are opposite each other. What is the smallest and what is the
largest possible number of houses in the square?
Place the numbers 1 to 10 in the circles so that each number is the
difference between the two numbers just below it.
Place the numbers 1 to 6 in the circles so that each number is the
difference between the two numbers just below it.
Put 10 counters in a row. Find a way to arrange the counters into
five pairs, evenly spaced in a row, in just 5 moves, using the
What is the best way to shunt these carriages so that each train
can continue its journey?
How many different triangles can you draw on the dotty grid which each have one dot in the middle?
How many shapes can you build from three red and two green cubes? Can you use what you've found out to predict the number for four red and two green?
Place eight dots on this diagram, so that there are only two dots
on each straight line and only two dots on each circle.
In this maze of hexagons, you start in the centre at 0. The next
hexagon must be a multiple of 2 and the next a multiple of 5. What
are the possible paths you could take?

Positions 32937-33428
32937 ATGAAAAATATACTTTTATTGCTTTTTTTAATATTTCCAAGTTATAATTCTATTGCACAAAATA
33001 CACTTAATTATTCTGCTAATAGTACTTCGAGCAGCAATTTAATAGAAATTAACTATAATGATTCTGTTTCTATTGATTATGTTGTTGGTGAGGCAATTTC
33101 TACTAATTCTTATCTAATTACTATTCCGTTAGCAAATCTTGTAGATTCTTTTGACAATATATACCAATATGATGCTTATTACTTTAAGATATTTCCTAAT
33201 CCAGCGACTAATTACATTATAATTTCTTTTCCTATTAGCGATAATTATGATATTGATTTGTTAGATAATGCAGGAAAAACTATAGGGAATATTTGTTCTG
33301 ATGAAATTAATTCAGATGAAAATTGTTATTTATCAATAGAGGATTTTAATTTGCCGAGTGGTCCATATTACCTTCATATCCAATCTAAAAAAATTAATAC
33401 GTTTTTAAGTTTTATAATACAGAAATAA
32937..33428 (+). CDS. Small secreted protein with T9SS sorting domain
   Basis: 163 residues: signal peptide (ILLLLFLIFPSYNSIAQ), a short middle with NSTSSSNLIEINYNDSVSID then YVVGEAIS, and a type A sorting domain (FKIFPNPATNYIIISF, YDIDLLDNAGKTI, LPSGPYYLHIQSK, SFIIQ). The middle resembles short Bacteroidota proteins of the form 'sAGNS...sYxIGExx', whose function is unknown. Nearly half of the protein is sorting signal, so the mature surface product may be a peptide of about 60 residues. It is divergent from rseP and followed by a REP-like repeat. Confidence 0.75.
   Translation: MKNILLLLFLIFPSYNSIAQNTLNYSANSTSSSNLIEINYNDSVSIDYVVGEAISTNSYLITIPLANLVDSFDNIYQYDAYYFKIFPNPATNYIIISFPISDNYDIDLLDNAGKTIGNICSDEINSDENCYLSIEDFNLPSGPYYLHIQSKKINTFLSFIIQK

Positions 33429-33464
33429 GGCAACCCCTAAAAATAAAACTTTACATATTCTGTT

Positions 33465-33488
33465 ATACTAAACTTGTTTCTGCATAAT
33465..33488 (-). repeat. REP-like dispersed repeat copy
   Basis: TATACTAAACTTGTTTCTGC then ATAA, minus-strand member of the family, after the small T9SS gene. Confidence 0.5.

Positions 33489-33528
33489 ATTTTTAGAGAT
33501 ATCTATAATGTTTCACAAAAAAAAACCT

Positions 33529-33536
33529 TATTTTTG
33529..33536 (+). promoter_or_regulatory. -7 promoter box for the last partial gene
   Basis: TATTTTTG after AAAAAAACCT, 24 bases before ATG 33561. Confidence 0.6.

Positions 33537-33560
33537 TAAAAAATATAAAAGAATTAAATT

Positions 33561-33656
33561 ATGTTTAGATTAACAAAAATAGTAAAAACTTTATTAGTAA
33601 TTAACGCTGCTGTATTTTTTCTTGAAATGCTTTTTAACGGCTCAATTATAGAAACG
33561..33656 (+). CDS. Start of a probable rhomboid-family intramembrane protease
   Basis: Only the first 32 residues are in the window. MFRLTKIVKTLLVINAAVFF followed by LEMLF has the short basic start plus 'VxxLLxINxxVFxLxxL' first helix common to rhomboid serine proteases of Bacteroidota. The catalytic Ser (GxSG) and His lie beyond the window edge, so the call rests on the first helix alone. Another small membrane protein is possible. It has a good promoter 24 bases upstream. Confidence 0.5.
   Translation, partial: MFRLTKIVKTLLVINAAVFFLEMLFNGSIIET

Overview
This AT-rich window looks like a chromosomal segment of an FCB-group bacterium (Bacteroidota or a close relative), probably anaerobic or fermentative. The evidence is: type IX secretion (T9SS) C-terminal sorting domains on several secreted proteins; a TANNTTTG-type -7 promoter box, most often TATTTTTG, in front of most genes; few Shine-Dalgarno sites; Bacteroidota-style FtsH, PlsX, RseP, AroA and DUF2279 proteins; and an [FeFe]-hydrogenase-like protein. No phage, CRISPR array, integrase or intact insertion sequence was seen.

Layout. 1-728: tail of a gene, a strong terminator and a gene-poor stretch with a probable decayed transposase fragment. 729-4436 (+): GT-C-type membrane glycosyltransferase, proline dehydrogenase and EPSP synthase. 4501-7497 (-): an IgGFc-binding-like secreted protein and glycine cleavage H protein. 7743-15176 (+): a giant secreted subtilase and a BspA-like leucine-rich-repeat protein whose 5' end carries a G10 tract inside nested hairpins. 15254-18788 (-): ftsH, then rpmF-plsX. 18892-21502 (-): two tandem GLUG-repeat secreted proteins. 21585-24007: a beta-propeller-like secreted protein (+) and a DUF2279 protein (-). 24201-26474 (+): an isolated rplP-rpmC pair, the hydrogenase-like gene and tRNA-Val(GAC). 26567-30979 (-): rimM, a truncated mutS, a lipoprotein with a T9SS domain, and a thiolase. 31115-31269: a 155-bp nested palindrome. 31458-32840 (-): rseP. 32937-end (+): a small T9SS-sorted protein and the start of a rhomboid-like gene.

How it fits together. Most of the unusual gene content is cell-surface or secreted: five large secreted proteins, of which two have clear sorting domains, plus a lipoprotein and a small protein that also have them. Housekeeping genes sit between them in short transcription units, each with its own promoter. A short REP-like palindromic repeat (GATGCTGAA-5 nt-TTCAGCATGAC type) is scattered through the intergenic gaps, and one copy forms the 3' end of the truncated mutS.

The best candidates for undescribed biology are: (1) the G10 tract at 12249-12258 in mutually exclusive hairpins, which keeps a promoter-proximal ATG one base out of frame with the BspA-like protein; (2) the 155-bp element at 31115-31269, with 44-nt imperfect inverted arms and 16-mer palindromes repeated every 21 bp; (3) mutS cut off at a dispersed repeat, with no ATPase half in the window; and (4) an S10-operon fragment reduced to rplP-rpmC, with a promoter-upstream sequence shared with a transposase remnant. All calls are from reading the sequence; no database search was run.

Investigate the different ways you could split up these rooms so
that you have double the number.
You cannot choose a selection of ice cream flavours that includes totally what someone has already chosen. Have a go and find all the different ways in which seven children can have ice cream.
Take 5 cubes of one colour and 2 of another colour. How many
different ways can you join them if the 5 must touch the table and
the 2 must not touch the table?
Place the numbers 1 to 8 in the circles so that no consecutive
numbers are joined by a line.
Place eight queens on an chessboard (an 8 by 8 grid) so that none
can capture any of the others.
Arrange the four number cards on the grid, according to the rules, to make a diagonal, vertical or horizontal line.
What do the numbers shaded in blue on this hundred square have in common? What do you notice about the pink numbers? How about the shaded numbers in the other squares?
Using different numbers of sticks, how many different triangles are
you able to make? Can you make any rules about the numbers of
sticks that make the most triangles?
If we had 16 light bars which digital numbers could we make? How
will you know you've found them all?
These are the faces of Will, Lil, Bill, Phil and Jill. Use the clues to work out which name goes with each face.
Can you find the chosen number from the grid using the clues?
An activity making various patterns with 2 x 1 rectangular tiles.
Use the clues to find out who's who in the family, to fill in the family tree and to find out which of the family members are mathematicians and which are not.
Here are some rods that are different colours. How could I make a dark green rod using yellow and white rods?
What is the greatest number of counters you can place on the grid below without four of them lying at the corners of a square?
If you split the square into these two pieces, it is possible to fit the pieces together again to make a new shape. How many new shapes can you make?